The city welcomed me. I found everything I'd been looking for, even the things I hadn't dared to want out loud. The dance scene was amazing. For the first time I didn't struggle to make ends meet. New friends were all around, places to live were easy to find. Each new neighborhood was a new beginning. During four years I lived in Brooklyn, Manhattan and Queens, twice in each. Some of those roommates became friends for life.

Tompkins Square Park in Alphabet City, Manhattan
Every so often a friend comes to visit (like next month), but these days I'm usually not around. The least I can do is make some recommendations. I got plenty, but still asked my friend Monet, one of the few native New Yorkers I know. Let's lean in for her inside information!
"What would you call a New York must-see?"
"You'd need to ask somebody who's moved here from someplace else. When you're born and raised here you don't really think about it." (Telling it like it is!)
"Well what's your favorite neighborhood to visit?"
She paused.
"I like Astoria. It reminds me of Brazil." (Huh?!)
"Where do you like to shop?"
"I don't shop."
There! You heard it from a native. She said to ask someone who's moved I asked myself.

I think the biggest mistake visitors make is never leaving Manhattan. (Taking the ferry to the Statue of Liberty does NOT count.) Okay, you wanna see the Empire State, the Met, some diner where Sally fake orgasmed at Harry...yawn. I'm not a big fan of touristy stuff, anywhere. The best of NYC does not come with an entrance fee or opening hours. What makes this city great is its PEOPLE. The mix of cultures, the different neighborhoods. People move to New York with big dreams, whether it's finance, fashion, or arts - or simply supporting family back home. This city was built by ambitious immigrants. We used to arrive by boat from Europe, now we fly in from all over the world, and all of us have a chance to make it here.

A few historical neighborhoods are famous, like Harlem, Little Italy and the Village in Manhattan. All are worth a linger. But there's a hundred others. The Greek-Arabic-Hispanic (and I suppose Brazilian!) concoction Astoria in Queens is one of my favorites too. A little further east is Jackson Heights, Queens, head there for a slice of Indian heaven. Right now I'm staying in Bay Ridge in Brooklyn, and I constantly hear Arabic on the streets. It offers me a soft landing from the Middle East. Wanna see what the kool kids are up to? Alternative is mainstream on St. Marks Place in the East Village, Manhattan - great for cheap eats, community yoga classes, bongs, tattoos, and other weird souvenirs.

Who doesn't love Big Gay Ice Cream Shop! East Village, Manhattan
The Chinatown in Manhattan is far from the only Chinese dominated area. Try Flushing, Queens - women with umbrellas on a sunny day will confirm you're in Asia. Or go check out the fashionable ladies in the Russian speaking Brighton and Coney Island in Brooklyn. If you keep your eyes open (or Google) you can discover interesting sub-neighborhoods like Koreatown, Little Haiti or Le Petit Senegal. I have a huge soft spot for my first hood Sunset Park, and to this day I head to 5th Avenue for cheap shopping, to hear what's hot in Reggaeton and to grab some street snacks. (Not to be confused with the 5th Avenue in Manhattan! No Louis Vuitton here.) Other good shopping destinations are Flatbush Avenue, which is in a mostly black and Caribbean area in Brooklyn, Steinway street in Astoria, as well as Queens Mall. Great food is all around, you can find anything your heart desires, whether it's cheap ethnic or fancy fusion. For a truly local experience, have a bagel with cream cheese.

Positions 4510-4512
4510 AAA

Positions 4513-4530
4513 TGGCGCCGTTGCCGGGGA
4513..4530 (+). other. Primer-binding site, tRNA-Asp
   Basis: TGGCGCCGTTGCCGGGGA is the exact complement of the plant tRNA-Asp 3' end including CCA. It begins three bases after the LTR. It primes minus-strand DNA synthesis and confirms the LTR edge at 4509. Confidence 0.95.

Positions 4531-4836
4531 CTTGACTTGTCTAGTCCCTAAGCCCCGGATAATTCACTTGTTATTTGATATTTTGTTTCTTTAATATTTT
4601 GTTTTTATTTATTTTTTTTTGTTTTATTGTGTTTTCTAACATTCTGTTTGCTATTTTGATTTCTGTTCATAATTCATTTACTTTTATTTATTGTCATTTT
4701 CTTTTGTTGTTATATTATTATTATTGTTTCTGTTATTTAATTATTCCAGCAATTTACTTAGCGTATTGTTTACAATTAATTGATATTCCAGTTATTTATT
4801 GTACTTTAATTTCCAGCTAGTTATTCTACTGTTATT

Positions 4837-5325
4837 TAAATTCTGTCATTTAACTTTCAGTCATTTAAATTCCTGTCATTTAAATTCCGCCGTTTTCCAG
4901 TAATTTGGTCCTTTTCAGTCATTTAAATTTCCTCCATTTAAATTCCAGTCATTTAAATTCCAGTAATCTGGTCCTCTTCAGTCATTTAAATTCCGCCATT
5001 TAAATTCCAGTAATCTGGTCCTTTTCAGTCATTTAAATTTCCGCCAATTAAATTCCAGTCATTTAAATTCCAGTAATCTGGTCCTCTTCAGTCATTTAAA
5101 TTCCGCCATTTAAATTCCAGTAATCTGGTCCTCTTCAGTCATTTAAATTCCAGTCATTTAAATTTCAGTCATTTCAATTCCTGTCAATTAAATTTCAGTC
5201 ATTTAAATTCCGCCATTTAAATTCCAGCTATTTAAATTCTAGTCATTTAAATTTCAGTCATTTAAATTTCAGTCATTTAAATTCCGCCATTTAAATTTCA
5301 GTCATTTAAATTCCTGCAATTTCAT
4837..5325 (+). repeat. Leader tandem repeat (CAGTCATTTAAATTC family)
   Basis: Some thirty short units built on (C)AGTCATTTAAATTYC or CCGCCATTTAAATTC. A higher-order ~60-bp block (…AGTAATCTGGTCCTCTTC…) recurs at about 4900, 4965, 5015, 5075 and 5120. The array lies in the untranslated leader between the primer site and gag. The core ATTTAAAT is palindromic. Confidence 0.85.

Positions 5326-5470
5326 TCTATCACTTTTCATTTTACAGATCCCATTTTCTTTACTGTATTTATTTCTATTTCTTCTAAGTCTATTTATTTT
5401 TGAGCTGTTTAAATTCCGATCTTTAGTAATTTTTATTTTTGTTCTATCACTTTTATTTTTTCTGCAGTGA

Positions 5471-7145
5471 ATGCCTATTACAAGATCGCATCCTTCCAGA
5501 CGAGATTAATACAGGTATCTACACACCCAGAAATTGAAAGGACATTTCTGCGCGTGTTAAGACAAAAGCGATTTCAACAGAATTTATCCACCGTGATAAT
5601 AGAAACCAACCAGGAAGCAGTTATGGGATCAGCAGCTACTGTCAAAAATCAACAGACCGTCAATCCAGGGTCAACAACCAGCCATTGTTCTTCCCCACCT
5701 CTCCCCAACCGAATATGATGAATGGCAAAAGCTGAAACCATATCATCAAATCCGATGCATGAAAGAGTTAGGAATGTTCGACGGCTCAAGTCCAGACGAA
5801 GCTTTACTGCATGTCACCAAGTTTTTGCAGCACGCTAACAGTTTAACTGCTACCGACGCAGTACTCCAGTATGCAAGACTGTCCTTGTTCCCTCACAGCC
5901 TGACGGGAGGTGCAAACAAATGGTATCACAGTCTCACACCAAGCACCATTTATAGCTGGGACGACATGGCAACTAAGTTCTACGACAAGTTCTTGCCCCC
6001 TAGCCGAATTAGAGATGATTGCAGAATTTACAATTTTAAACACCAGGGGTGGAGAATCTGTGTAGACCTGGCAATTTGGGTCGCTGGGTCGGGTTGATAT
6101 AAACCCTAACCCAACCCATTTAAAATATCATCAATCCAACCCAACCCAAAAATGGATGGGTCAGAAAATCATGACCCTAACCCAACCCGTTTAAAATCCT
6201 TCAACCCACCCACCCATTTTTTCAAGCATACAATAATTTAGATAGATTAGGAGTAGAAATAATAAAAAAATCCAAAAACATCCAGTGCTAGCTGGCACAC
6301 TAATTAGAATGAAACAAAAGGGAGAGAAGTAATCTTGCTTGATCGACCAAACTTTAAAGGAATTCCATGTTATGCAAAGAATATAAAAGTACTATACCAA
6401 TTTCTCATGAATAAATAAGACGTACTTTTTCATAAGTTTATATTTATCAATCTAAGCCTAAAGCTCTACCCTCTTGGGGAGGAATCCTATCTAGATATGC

Arabic food is easy to find in Bay Ridge, Brooklyn
Sometimes this city stuns you. I'll never forget when I first set foot in Borough Park, Brooklyn. Suddenly I saw a boy wearing a little hat, with a shaved head and two long curls on both sides of his face. I thought to myself "Wow, that kid's parents have a strange sense of humor." I walked on and began to see adults in clothes that looked like they belonged to a different century. "Right, I think these are Amish people..." Finally I saw a school bus with Hebrew text, and realized I was in a Hasidic Jewish area. Oh! Fresh from Scandinavia, I'd never seen anything like it.

Times Square deserves about three minutes of your time, unless you're picking up a ticket for a Broadway show (TOTALLY worth your money and time). Instead, take the subway down to Union Square, and spend a couple of hours. It's a hub for street performers and musicians, activists, craft and bake sales, and the occasional Hare Krishna gathering, especially in the summer. (Also the homeless and the crazies - New York has lots of them - but they're usually harmless.) Speaking of performers, take kindly to those athletic young men who barge into a subway car and yell "It's showtime!", proceeding to blast music and do acrobatics on the aisle. Give them a dollar and a smile. They're good kids.

I'm still a New Yorker at heart, although I don't spend much time here. It's my safe place, where everything makes sense. I can have a chat with virtually anyone I come across during my day - people are eager to go off script and share a laugh with a stranger. I feel completely free. I can wear anything, look people in the eye, and cross the street when I want. There have been times when I arrive a little worse for wear, licking some battle wound, but there's nothing that can't be talked out and made better over coffee or sushi. I turn to my friends, and I decompress.